CHIEF Minister of Gibraltar Fabian Picardo has hit out at Spain’s far-right party Vox just weeks from an election that could see it come into government with the Partido Popular.

In its manifesto Vox claims it will exert ‘all international pressure’ to reclaim the Rock, which has not been Spanish since 1704.

The far-right party added it aims to ‘dismantle the web of piracy, drug-trafficking, contraband and money laundering that come from Gibraltar’.

It represents slightly more moderate language to its 2021 call to ‘suffocate’ Gibraltar.

But Picardo slammed the party directly in a recent statement to the European Scrutiny Committee at the UK’s House of Commons.

“Vox can say what they like about Gibraltar,” the Chief Minister roared back.

“Gibraltar is never going to be Spanish – that’s the reality.

“Whatever the political rhetoric, that position is never going to change.”

He summed up: “They are never going to get a finger on my land – we will never allow them to.”

The EU Scrutiny Committee tweeted an excerpt from Picardo’s fiery witness statement on July 6.

Hope remains

The Rock’s leading politician already successfully sued Vox MP Augustin Rosety Fernandez de Castro for defaming him on Twitter.

Gibraltar’s Supreme Court in 2022 forced the Cadiz MP to pay £20,000 in damages which Picardo then donated to charity.

But the Vox party in its manifesto has not completely ruled out a negotiating position in the talks, even if it delivers a narrow mandate.

The far-right party said it would only ‘reject any agreement between the EU and the UK that does not respect the sovereign rights of Spain over Gibraltar’.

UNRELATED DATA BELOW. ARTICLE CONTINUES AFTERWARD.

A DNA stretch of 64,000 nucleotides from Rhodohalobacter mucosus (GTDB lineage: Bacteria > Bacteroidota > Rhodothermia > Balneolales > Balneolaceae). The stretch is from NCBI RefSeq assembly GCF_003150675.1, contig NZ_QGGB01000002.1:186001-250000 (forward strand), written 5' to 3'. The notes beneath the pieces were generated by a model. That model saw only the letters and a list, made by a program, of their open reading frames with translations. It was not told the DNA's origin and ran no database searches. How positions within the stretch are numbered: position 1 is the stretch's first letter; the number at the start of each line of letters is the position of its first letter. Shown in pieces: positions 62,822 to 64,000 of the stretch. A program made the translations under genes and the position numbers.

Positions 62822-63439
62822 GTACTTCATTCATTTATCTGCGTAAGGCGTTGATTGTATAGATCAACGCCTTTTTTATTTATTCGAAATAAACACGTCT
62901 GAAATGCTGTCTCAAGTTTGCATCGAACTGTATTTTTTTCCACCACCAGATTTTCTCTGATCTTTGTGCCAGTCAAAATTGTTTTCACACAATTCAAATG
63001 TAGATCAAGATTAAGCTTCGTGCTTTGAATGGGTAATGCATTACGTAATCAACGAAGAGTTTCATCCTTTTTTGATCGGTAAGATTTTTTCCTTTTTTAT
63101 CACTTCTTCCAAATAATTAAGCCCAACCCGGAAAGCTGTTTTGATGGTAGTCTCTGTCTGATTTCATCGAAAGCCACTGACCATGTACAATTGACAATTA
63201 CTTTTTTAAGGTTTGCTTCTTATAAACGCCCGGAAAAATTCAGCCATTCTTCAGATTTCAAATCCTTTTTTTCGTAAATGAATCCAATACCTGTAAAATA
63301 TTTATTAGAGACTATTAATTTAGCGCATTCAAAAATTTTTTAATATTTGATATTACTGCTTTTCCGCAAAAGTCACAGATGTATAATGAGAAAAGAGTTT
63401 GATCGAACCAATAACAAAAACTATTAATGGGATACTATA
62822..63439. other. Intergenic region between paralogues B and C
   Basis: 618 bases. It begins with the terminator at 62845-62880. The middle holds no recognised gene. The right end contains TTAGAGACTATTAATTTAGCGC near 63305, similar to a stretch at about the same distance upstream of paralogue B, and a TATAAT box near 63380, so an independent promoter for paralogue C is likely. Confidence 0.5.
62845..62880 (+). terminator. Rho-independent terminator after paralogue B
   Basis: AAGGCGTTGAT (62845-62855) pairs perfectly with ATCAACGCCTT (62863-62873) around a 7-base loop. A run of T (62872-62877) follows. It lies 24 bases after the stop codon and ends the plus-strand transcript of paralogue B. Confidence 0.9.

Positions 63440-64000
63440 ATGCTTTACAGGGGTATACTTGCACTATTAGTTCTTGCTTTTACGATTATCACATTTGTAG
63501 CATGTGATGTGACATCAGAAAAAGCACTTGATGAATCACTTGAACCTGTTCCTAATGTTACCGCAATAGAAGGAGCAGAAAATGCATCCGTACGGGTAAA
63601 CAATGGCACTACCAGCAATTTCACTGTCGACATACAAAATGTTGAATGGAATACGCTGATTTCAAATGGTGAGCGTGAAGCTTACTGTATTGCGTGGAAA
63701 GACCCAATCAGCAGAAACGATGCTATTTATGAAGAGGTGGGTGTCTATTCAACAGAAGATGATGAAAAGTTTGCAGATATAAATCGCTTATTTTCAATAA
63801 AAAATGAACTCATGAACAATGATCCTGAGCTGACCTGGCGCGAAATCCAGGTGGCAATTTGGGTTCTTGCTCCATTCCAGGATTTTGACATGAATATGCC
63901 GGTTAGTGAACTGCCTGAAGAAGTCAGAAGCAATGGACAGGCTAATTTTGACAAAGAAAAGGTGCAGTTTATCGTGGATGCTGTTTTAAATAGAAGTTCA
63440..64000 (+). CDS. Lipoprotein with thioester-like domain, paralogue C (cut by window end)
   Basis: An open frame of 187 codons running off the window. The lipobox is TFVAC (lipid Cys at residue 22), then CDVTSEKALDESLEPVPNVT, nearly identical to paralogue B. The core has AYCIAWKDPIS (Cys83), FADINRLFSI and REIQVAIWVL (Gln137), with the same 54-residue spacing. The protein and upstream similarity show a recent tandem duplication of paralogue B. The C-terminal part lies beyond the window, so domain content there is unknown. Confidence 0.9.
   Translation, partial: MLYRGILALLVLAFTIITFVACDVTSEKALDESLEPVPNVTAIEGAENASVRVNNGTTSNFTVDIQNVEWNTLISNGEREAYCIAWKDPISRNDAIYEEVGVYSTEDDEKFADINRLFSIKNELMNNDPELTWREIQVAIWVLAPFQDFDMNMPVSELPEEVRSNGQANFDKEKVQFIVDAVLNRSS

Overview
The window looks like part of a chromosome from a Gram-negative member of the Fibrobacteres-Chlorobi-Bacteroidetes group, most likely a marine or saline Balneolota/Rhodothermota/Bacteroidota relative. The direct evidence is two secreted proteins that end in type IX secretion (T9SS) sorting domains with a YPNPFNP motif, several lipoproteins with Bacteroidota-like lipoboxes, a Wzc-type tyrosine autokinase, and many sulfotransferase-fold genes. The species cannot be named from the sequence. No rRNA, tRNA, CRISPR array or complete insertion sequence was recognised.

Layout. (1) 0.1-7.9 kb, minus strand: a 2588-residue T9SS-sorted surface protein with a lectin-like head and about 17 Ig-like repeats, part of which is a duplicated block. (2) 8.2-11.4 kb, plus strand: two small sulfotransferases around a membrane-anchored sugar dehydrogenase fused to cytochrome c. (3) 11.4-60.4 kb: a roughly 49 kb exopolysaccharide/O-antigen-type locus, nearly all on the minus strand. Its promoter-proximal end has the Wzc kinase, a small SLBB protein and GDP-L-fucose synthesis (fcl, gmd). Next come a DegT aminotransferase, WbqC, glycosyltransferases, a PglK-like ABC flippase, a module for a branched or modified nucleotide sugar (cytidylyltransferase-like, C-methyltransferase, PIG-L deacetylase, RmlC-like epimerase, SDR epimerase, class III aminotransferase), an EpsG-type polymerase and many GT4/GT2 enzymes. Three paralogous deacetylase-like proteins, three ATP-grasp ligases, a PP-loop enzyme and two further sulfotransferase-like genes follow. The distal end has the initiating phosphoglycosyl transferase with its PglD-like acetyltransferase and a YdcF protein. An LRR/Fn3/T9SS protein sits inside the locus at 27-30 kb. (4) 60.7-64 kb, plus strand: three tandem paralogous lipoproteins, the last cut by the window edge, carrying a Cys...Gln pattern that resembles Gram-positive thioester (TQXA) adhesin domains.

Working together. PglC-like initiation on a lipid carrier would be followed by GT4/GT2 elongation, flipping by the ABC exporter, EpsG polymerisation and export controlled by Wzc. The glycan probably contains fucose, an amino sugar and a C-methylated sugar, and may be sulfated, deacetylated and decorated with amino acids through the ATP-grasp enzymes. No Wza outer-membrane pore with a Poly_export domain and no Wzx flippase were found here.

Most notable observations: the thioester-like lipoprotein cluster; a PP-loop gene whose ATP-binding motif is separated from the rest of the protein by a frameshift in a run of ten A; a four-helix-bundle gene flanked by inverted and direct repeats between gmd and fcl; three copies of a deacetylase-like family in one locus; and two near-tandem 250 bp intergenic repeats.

And its goal of ‘applying all international pressure necessary to recover that occupied territory’ is not so dissimilar to the Partido Popular.

In fact, the centre-right party speaks in a similar tone within its manifesto how it wanted to talk to the UK about ‘the decolonisation of Gibraltar and the recovery of sovereignty’.

But Picardo pointed out to the European Scrutiny Committee that in its very next line the party suggests it is still up for negotiation.

“We will address the post-Brexit situation, defending Spanish interests in fiscal, financial, environmental and security matters, and we will pay special attention to the free movement of people,” the PP manifesto pledged.

This prompted Picardo to express hope that a deal is still possible even with the PP in government, as the Spanish conservatives were the ones who kicked off the New Year’s Eve talks in the first place.

“We must not fall into the trap of putting rhetoric over reality,” he said.

“There are opportunities to continue on the same track and I won’t give up on pursuing [them],” the Gibraltarian political leader added.


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